The UK’s leading ports group has confirmed it is having to move from its long-standing base on one of Yorkshire’s remotest coastal outposts as access is so poor.
Associated British Ports (ABP) has confirmed it is relocating from Spurn Point to a purpose-built Marine Control Centre at Grimsby in a £5m scheme.
The Vessel Traffic Services (VTS) centre, which manages maritime traffic, has been a landmark on Spurn Point since the 1960s.
But ABP, which runs the Humber ports of Grimsby, Immingham, Hull and Goole, said the site had become “increasingly difficult” to access due to the “progressive deterioration” of the peninsula.
Last week, the Yorkshire Post reported on concerns that a half a million pound Lottery project to re-open Sprun Lighthouse to the public, ran by Yorkshire Wildlife Trust, could become a “white elephant” after access to it washed away in the 2013 tidal surge.
ABP Director Humber Simon Bird said: “The Spurn Peninsula is now as low-lying and unprotected as at any time in living memory and maintaining road access has been difficult.
“In addition to this, the regeneration of Grimsby as a major port means it requires an additional level of marine oversight and control.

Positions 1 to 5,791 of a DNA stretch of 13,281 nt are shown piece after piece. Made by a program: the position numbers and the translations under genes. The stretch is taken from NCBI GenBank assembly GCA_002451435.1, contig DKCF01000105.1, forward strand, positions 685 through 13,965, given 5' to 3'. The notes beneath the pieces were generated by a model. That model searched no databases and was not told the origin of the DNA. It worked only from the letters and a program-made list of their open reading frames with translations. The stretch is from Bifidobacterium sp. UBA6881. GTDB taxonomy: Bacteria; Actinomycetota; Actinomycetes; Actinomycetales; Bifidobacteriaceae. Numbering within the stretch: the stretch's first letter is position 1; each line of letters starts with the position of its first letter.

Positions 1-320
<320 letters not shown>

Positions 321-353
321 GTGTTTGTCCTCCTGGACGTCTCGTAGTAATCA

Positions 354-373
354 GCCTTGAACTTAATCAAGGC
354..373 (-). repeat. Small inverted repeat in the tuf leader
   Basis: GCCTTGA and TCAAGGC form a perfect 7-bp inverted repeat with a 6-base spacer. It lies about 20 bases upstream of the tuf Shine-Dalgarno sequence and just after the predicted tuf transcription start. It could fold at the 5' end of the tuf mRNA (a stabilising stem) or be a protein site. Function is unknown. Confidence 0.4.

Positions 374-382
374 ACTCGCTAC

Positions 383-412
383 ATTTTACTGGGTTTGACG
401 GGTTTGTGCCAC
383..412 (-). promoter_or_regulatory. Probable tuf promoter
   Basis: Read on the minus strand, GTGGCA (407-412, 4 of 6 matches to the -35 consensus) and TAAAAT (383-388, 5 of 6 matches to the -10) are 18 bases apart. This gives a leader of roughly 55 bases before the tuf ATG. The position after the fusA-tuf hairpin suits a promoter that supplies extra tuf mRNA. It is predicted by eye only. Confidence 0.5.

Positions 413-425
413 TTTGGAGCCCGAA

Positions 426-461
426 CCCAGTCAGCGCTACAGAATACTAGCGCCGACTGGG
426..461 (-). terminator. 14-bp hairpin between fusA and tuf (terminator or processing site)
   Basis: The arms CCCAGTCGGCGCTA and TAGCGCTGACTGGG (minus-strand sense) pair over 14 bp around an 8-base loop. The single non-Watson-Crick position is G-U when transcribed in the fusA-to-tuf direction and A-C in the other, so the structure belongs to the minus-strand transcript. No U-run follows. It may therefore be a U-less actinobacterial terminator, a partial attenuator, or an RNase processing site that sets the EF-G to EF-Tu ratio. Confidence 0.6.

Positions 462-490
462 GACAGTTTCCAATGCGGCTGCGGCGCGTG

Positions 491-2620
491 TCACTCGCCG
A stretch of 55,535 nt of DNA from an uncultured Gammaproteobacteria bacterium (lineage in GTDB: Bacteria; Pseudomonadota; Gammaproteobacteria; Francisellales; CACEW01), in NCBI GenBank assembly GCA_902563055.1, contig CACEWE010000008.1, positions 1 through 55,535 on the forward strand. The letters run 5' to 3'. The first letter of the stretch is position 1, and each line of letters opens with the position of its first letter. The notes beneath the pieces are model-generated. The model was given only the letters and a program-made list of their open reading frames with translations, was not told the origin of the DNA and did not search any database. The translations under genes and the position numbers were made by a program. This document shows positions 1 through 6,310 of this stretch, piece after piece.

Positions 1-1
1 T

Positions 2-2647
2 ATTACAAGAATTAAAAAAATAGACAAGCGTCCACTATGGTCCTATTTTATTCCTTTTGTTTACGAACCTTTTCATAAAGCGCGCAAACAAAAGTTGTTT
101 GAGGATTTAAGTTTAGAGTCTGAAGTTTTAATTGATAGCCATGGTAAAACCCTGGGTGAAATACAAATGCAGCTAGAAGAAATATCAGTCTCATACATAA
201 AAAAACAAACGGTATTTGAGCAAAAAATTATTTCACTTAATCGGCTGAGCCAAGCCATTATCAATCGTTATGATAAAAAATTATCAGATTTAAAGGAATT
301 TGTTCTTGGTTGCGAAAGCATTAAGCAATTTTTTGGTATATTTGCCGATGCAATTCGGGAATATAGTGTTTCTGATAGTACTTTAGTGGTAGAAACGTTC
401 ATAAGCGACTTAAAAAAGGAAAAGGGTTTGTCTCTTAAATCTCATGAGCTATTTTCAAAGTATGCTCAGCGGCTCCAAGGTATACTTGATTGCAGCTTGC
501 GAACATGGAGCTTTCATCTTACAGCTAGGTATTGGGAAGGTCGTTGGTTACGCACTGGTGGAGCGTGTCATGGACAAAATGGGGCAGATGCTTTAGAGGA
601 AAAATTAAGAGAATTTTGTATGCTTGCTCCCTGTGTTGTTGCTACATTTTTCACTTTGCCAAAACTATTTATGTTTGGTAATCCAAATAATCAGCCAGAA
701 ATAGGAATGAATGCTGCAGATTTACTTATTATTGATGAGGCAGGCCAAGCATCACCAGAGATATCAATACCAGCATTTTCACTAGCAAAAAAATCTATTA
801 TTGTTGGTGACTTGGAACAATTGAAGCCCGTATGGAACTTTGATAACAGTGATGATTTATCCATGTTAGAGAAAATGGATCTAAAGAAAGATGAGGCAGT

“As the Statutory Harbour Authority for the Estuary and for the ports of Immingham, Grimsby, Hull and Goole, we have a responsibility to manage marine operations to the standards set by the Port Marine Safety Code so all users can navigate the river safely.
“It makes sense to combine these functions under one roof in a new purpose-built Humber Marine Control Centre.”
Work is expected to begin late spring and will continue for around 15 months, when the existing buildings at Spurn Peninsula will be handed back over to Yorkshire Wildlife Trust, which owns the land.
The Trust, which is currently awaiting a decision on a joint planning application with ABP to place a radar scanner on the landward end of the peninsular, said it was not yet in a position to comment on what would happen to the land.
Terry Smithson, Director of Operations (North & East), said: “Yorkshire Wildlife Trust is proud to have supported such an important operation at Spurn National Nature Reserve. We have developed an effective partnership with ABP at Spurn and look forward to continued close working and across the Humber demonstrating how essential nature is in supporting our economy.”
The new Marine Control Centre, based to the north end of the Port of Grimsby, between Royal Dock, overlooking the lower Humber, will include the company’s marine department, pilotage operations, upgraded radar systems and a VTS training facility.
The project will also incorporate a number of environmental measures, including rain water recycling, motion sensors on LED lighting and solar panels and ground heat exchangers.
ABP Head of Marine Humber, Phil Cowing said: “Grimsby has become an increasingly important hub for offshore wind support and is a crucial link in the automotive supply chain and as such now requires its own marine control function.
“A plot was identified that was capable of housing a combined control centre with good access, services and resilience, while affording VTS Humber views over the mouth of the Estuary. It’s appropriate that this new facility is sited close to the entrance of what is the UK’s busiest trading gateway.”